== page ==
Procurement: August 2, 2004


As Taiwan prepares for the biggest weapons purchase in its history, resistance from both within and without continues. With President Bushs continuing pledge to sell to Taiwan updated naval, air, and missile systems, elements in both Taipei and Beijing who oppose such a move have ratcheted-up their condemnations. Approximately 1,000 pro-communist demonstrators in Taiwan demonstrated noisily against this potential sale after it was announced in the islands press.

In June a delegation of Taiwanese visited a Texas missile base and held talks to negotiate an arms deal worth $18 billion over the next 10-15 years. Included in this would be eight new submarines, a modified version of the Patriot anti-missile system, and ten P-3C aircraft (although they would undoubtedly be high-time airframe airplanes considering the US Navys ongoing problems in this area). Reportedly, the Nationalist Chinese were surprised by the head of the US Pacific Command when he suggested arming Taiwan with the highly proprietary Aegis anti-missile system, the first time in several years the delegates had heard that the US was considering such a sale. Taipei has wanted the system for years, but Washington has always denied the request because of the sensitivity of the technology and the threats and screeches from the cranky octogenarians running Beijing. Selling Taipei Aegis-equipped ships now would, some say, both benefit the US suppliers of the system while energizing the strongly pro-Taiwan wing of the Republican Party as the November US elections approach.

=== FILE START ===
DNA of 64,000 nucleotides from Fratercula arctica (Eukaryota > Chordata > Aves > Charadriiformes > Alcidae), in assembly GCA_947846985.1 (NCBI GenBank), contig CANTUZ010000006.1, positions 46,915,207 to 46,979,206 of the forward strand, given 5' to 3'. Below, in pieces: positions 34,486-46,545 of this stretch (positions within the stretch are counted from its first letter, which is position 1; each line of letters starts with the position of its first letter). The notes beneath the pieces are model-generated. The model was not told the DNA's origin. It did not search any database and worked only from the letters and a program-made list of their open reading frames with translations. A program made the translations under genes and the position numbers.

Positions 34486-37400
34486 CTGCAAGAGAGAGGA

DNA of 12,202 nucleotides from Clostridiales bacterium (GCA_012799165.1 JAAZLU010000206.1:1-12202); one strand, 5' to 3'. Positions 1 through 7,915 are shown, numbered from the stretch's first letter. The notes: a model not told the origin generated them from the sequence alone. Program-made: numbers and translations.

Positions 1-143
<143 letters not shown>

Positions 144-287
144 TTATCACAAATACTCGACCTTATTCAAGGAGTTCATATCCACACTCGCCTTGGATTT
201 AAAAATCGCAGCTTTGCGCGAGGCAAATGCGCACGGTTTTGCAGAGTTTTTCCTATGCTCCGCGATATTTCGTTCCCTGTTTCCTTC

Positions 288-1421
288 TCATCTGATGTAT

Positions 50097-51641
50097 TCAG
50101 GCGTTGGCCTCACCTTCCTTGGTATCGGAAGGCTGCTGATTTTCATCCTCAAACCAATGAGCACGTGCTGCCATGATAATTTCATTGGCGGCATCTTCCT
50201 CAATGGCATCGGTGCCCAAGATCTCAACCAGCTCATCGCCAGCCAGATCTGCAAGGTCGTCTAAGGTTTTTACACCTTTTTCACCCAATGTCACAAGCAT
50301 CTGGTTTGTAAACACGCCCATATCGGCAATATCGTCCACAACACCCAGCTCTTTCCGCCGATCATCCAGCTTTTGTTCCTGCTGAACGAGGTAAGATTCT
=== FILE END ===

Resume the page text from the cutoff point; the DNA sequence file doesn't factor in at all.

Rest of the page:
While Taiwan's Minister of National Defence has reiterated his desire to obtain Aegis for his country, Taiwan has also pursued an alternate course to build its own Aegis surrogate if such a sale is not possible. Three years ago, Taiwan announced the capability of building its own Aegis-equipped destroyers as long as the US would supply key software technology. At that time, Tiawan had had experience building its eight Chengkung-class frigates, based upon the US Perry-class. Perry-class frigates are designed primarily for open-ocean escort of amphibious ships and convoys and can provide limited anti-submarine and anti-cruise missile defense

In addition to the Chengkung-class frigates, as of 2001, six Lafayette-class frigates have been purchased from France and six Knox-class frigates have been leased from the US. In 2002, the US Congress approved for sale to Taiwan the US Navys four inactivated Kidd-class destroyers for approximately $732 million. While the 9,600 ton ex-Kidds carry formidable anti-air defenses, they are not Aegis ships and carry the less capable SM-2 missile system. 

Lacking access to Aegis, Taiwan came up with the Tien Tan (Alter of Heaven) Advanced Combat System. If approved, the first ship would be commissioned in 2008 at the earliest. The ROC Navy had previously considered upgrading the eighth Cheng Kung-class missile frigate to a mini-Aegis capability using an upgraded AN/SPY-1 radar but found the hull was too small to accommodate the system and related weapons. Any such ship would be similar in size and configuration to Arleigh Burke- or Lafayette-class ships. 

Before the latest meeting in the US, the US government had been discussing a program for Taiwan to acquire Aegis if Taipei agreed to build the ship. Such a project might be based on South Korea's KDX-3 Aegis destroyer program, providing work for both Korean and Taiwan shipyards. K.B. Sherman


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